Essex Farm Cemetery

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Essex Farm Cemetery

There are 1,200 WW1 servicemen buried or commemorated in Essex Farm cemetery. Of these burials 103 are not identified. There are special memorials commemorating 19 casualties who are known or believed to be buried among the unidentified burials.The cemetery was used by several British divisions holding this sector from 1915 to August 1917. Men from these divisons are buried throughout the cemetery. Plot I contains the dead of the 49th (West Riding) Division from 1915. The dead of the 38th (Welsh) Division dated in the autumn of 1916 are buried in Plot III.

Origins of Essex Farm Cemetery

The burials on the site of this British military cemetery were begun by the French Army during the First Battle of Ypres (19th October – 22nd November 1914). The French Army was occupying this sector of the Allied Front Line north of Ypres (Ieper) until mid April 1915. The French war dead who were buried here were removed after the First World War and reburied in a French military cemetery. It is likely that they were re-interred in the French cemetery located in the northern part of the Ypres Salient named Saint-Charles-de-Potyze.

British Army Takes Over from April 1915

On 17th April 1915 the British Army extended the Front Line it was holding in the Ypres Salient, taking over a section of Front Line from the French Army to the east of Langemarck. The rear area behind the Front Lines and north of Ypres around Essex Farm, on the western bank of the Ypres-Yser canal, was also taken over by the British Army. Only a few days later the German Army launched an attack with gas and the Second Battle of Ypres began. Canadian field guns were brought to the western canal bank to assist with the defence of the sector by the British and French Armies. It was from this time that the Canadian field artillery established a small, basic dressing station near Essex Farm to tend to wounded casualties in the vicinity. British casualties who died near to the location of Essex Farm were buried in this cemetery.

Advanced Dressing Station in the Ypres-Yser Canal Bank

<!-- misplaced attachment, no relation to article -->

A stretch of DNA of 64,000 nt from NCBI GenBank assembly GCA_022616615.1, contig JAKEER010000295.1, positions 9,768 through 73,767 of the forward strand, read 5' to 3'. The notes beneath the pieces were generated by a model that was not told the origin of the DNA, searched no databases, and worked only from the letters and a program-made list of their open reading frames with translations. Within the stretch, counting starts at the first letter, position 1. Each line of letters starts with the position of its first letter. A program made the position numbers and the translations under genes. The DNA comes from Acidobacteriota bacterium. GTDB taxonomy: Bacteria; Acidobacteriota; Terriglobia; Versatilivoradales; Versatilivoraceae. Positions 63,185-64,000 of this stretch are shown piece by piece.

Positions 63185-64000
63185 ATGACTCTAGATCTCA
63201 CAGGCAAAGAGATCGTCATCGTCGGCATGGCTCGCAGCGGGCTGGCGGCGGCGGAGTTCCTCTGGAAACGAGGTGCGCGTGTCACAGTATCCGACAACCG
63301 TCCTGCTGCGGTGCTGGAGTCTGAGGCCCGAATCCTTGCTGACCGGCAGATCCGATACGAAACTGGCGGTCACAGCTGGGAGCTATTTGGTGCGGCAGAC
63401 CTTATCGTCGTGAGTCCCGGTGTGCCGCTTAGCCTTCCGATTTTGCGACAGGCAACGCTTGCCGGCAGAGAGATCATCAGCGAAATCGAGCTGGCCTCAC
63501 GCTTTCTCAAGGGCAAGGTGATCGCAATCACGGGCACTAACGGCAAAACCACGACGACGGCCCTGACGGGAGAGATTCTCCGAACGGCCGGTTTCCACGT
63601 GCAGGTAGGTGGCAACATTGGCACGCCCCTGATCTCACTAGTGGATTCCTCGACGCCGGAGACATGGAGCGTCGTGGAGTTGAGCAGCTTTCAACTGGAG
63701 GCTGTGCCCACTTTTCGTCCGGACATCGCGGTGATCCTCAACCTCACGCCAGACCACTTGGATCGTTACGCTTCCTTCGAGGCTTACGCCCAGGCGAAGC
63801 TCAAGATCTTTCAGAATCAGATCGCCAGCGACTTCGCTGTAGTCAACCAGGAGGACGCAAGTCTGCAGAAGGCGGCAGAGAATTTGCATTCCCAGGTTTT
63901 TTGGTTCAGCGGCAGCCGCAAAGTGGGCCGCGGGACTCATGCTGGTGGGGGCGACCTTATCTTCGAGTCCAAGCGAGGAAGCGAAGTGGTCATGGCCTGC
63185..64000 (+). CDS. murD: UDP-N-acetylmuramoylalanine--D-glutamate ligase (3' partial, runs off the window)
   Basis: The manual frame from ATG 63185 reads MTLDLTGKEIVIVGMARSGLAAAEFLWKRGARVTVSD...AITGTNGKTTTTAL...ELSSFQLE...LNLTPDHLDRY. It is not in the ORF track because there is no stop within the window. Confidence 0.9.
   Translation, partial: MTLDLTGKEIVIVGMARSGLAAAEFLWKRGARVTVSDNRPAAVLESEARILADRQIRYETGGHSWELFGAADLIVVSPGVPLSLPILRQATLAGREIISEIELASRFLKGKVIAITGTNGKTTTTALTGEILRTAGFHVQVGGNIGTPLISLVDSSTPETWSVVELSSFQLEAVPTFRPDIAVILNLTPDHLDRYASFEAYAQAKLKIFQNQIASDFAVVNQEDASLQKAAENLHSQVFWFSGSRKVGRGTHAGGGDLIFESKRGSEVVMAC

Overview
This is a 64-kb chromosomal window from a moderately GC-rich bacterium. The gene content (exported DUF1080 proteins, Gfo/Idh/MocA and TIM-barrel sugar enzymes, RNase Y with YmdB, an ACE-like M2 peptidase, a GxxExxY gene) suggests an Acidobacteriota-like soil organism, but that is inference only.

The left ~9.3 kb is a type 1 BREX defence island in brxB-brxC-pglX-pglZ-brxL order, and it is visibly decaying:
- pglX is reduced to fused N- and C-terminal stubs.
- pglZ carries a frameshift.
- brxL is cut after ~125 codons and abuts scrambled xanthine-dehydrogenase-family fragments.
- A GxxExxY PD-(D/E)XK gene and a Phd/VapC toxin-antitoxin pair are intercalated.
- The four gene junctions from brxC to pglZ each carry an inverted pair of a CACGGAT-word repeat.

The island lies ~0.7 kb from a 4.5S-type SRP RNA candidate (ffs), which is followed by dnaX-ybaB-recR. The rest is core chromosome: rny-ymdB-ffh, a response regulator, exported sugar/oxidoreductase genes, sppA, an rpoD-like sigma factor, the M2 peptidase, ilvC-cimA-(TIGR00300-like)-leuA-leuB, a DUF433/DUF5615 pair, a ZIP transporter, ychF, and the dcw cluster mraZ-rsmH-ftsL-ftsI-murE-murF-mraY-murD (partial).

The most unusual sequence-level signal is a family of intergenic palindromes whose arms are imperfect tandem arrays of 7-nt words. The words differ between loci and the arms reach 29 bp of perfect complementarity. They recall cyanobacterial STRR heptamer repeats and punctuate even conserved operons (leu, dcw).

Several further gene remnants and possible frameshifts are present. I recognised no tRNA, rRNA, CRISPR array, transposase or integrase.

Initially a British medical post located here was simply a number of dugouts cut into the spoilbank of the western (left) side of the canal. Gradually over the years as the war went on into years the Advanced Dressing Station (A.D.S.) located in this position west of the canal was developed by the British Army into a number of concrete shelters. These provided better protection against enemy artillery fire or aerial bombing.

Origins of the Medical Station at Essex Farm

The original medical dugouts, which were expanded into a dressing station by 1917, are located on the left side of this spoilbank in the photograph, near the flagpole. The canal is located on the right side of the spoilbank, immediately on the right of the line of trees. During the Second Battle of Ypres in 1915 a basic medical “station” for British Army casualties was first established in rough dugouts cut into the western bank of the Ypres-Yser canal at the rear of what is now Essex Farm cemetery. A battle to defend the Allied ground in the northern Ypres Salient began on 22nd April 1915, following the launch of a deadly new weapon of war by the German Army. It was a poisonous gas cloud. The battle became known as the Second Battle of Ypres. A few days before the battle started the British Army had taken over the north-eastern sector of the Ypres Salient from the French Army.
It was in the early morning of 23rdApril, a few hours after the surprise German gas cloud attack, that the 1st Canadian Field Artillery Brigade took up a position on the west bank of the Yser Canal just north of Bridge No. 4 (known as Brielen Bridge). Major John McCrae was with them. He was second-in-command of the brigade but was also a doctor by profession and thereby also the brigade surgeon. In the following days Major John McCrae tended the wounded in the dugouts cut into the spoilbank of the canal. Soldiers’ graves, mostly French at that stage of the fighting, were already in the area of the dugouts. A farm nearby to the position was named Essex Farm on British Army battlefield maps. This is believed to be the location where Major John McCrae wrote his famous poem In Flanders Fields after burying a friend, Lieutenant Alexis Helmer, on 3rd May 1915. Lieutenant Helmer was buried in the burial plot in the vicinity of Essex Farm at that time, but his grave was subsequently lost.
As the war continued in this sector the original crude dugouts in the canal bank were extended and reinforced with concrete. They gradually developed into a series of rooms and a larger medical station was built up with huts to cope with larger numbers of wounded. The location beame established as an Advanced Dressing Station (A.D.S.). As such it was one of the places along the route of evacuation to the rear of a wounded soldier from the Ypres Salient north of Ypres.

“In Flanders Fields the poppies blow…”

The location of Essex Farm Advanced Dressing Station (A.D.S.) is believed to be the place in May 1915 where the Canadian Army Doctor and artillery brigade commander Major John McCrae composed his now famous poem “In Flanders Fields”. The red poppies growing in the warm spring weather, amongst the military graves near to the makeshift medical bunker he was working in at that time, are believed to have been the inspiration for the poem. The symbol of the red poppy and the death of a friend, Lieutenant Alexis Helmer, deeply affected John McCrae during the time of his involvement in the Second Battle of Ypres.

 

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